In 1847 John D. Fox moved his family to the little community of Hydesville in west-central New York, about 35 miles east of Rochester. John and his wife Margaret had two daughters, Margaret, and Kate who were 14 and 11, respectively when the family settled down in Hydesville.
Interestingly enough their new home was rumored to be haunted. The previous occupants of the home had described how they had encountered a variety of strange phenomena. The list included strange noises which sounded like rapping or tapping on the walls. Margaret and Kate were initially terrified when they encountered this phenomena for themselves. Their bedclothes were pulled off their beds and furniture was moved around the room, all seemingly executed by invisible hands.
Over time the girls mustered up enough gumption to dismiss their fears and began to explore the cause behind the strange happenings in their home, especially the rappings. They eventually developed a code which they used to communicate with the unseen rapper and modern spiritualism was born.
They conducted seances in their home and communicated with the rapper who claimed to be a peddler who had died in the house and had taken up residence there on a permanent basis. The girls soon began to function as mediums who communicated with the spirit of the pedlar and also other spirits.
Many people dismissed the Hydesville rappings and seances as a hoax while others believed the phenomena to have a supernatural origin. In March of 1849, Ellen White was given a vision regarding the Hydesville rappings. She was shown that the rappings were not the result of “human trickery or cunning, but the direct work of evil angels, who thus introduced one of the most successful of soul-destroying delusions”
The Hydesville rappings established an almost universal belief in the immortality of the human soul and the possibility that the dead were able to communicate with the living. However, the Biblical truth regarding the state of man in death was also widely broadcast around the same time, especially by Sabbatarian Adventists.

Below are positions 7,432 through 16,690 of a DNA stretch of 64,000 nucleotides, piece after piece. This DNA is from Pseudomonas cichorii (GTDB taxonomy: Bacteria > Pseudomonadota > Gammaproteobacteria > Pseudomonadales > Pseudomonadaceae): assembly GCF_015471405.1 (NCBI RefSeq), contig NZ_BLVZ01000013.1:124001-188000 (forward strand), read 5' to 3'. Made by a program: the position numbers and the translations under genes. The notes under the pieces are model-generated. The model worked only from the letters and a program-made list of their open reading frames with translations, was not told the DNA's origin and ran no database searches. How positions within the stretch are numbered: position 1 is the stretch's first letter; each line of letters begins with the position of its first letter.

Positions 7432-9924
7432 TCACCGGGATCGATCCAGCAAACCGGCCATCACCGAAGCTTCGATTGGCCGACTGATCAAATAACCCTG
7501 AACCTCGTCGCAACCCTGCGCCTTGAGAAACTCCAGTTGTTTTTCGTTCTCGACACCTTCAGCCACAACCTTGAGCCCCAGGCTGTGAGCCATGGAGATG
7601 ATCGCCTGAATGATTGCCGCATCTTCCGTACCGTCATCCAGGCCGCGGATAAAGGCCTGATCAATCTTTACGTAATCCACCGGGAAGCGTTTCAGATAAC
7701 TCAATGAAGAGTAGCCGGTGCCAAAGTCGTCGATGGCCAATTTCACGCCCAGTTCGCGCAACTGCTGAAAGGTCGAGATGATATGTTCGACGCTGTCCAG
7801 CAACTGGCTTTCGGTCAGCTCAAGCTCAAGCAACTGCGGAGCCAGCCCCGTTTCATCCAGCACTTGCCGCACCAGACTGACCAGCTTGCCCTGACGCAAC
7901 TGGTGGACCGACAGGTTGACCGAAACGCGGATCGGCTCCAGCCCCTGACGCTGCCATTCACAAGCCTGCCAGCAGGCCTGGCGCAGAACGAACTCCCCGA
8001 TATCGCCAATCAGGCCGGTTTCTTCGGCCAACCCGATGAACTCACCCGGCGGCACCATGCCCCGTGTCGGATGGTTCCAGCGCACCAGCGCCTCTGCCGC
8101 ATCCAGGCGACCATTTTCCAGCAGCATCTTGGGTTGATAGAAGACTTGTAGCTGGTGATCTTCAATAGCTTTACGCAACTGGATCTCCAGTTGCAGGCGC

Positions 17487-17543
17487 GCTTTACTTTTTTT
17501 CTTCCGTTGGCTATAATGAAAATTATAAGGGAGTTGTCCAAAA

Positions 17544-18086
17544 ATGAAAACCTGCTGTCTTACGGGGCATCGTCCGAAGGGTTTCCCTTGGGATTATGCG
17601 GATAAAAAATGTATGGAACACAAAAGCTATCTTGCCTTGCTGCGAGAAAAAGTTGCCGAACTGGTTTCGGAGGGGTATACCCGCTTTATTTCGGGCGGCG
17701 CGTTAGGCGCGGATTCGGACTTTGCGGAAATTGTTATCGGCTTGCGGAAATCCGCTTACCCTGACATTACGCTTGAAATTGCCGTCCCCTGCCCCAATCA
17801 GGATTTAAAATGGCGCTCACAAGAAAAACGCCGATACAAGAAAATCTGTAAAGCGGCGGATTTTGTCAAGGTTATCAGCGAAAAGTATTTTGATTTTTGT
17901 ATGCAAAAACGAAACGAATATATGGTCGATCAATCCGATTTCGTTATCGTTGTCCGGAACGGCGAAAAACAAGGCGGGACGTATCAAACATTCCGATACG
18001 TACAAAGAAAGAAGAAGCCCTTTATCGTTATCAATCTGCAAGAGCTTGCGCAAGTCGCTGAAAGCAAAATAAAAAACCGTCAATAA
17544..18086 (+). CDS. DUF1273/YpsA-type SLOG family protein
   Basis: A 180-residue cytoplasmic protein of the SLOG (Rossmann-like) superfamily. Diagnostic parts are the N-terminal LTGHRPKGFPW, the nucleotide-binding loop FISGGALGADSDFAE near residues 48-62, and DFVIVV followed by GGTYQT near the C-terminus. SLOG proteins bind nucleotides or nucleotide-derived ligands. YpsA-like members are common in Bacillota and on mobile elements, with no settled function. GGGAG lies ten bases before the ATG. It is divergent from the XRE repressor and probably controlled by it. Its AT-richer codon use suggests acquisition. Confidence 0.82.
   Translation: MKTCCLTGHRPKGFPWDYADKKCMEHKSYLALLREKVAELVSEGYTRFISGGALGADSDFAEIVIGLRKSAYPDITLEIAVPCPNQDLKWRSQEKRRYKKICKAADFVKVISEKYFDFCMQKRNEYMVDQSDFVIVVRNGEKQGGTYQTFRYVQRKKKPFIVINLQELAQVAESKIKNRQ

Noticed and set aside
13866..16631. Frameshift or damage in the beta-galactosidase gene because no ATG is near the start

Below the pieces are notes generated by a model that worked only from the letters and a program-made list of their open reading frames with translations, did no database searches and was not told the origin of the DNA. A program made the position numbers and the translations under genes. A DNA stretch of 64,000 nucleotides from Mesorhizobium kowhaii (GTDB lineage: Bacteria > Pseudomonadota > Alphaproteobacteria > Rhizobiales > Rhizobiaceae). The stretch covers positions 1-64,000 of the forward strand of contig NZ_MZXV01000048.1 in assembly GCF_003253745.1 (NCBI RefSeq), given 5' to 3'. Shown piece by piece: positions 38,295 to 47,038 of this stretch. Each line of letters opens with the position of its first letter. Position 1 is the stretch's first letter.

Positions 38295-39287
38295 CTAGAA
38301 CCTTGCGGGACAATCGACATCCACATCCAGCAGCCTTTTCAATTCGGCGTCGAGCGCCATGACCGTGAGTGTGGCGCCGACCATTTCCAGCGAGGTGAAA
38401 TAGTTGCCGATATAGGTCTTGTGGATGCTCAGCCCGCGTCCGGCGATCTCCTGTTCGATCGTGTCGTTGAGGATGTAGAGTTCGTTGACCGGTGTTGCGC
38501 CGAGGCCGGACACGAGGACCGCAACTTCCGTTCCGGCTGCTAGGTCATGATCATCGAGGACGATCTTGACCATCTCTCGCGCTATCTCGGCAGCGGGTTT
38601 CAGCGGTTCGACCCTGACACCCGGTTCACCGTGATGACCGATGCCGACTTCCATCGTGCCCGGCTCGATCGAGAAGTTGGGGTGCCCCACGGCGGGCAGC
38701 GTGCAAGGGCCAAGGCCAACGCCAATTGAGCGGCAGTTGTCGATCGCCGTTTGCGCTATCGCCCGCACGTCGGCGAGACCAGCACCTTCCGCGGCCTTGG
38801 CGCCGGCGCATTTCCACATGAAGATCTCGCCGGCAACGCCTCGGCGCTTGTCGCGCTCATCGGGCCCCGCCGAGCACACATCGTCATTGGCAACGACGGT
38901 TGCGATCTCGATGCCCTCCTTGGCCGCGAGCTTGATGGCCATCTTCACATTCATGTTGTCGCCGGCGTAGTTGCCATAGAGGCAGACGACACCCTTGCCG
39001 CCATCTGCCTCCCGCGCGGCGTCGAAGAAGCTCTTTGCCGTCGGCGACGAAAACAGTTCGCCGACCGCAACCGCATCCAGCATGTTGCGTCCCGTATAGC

A key figure in this movement was George Storrs. Storrs was born in Lebanon, New Hampshire in 1796 as the youngest of 8 children. He went on to become a Methodist Minister who joined the Millerite movement in 1842. In 1840, after years of Bible study, Storrs became convinced that man does not possess an inherently immortal soul. He believed that immortality is a gift, given to those who are saved through and by Christ and that those who chose not to be saved will be completely consumed by fire at Christ’s second coming. These conclusions led him to leave the Methodist ministry. In 1841 he anonymously published a tract titled “An Inquiry: Are the Souls of the Wicked Immortal? In Three Letters. A year later in 1842, he published a more detailed version of the same tract under his name and with the title of “An Inquiry: Are the Souls of the Wicked Immortal? In Six Sermons”
Storrs went onto become a prominent figure in the Millerite movement but his beliefs regarding the state of the dead didn’t gain much traction because the Millerite movement was so intensely preoccupied with the Prophecies of Daniel and the Second Coming of Christ. However, this topic would resurface among Sabbatarian Adventists after 1844. It gained traction because of its own biblical foundation but also because those who came out of the Christian Connexion, such as James White and Joseph Bates, also had a similar view regarding the state of the dead. All of these elements would come together to form a more accurate biblical understanding of what happens to us beyond the grave.
The concept of an eternally burning hell was not consistent with the picture of a loving God in Storrs’ mind and it was this dissonance that led him to dig deeper. What he found out about the state of the dead was consistent with the picture of a loving God. The truth is that every single biblical doctrine we hold must be rooted in the same consistency. The Bible tells us God is love, not just any kind of love, self sacrificing love. Everything we believe must be consistent with that single picture of who God is. It is central to who we are as Christians and how we engage with God.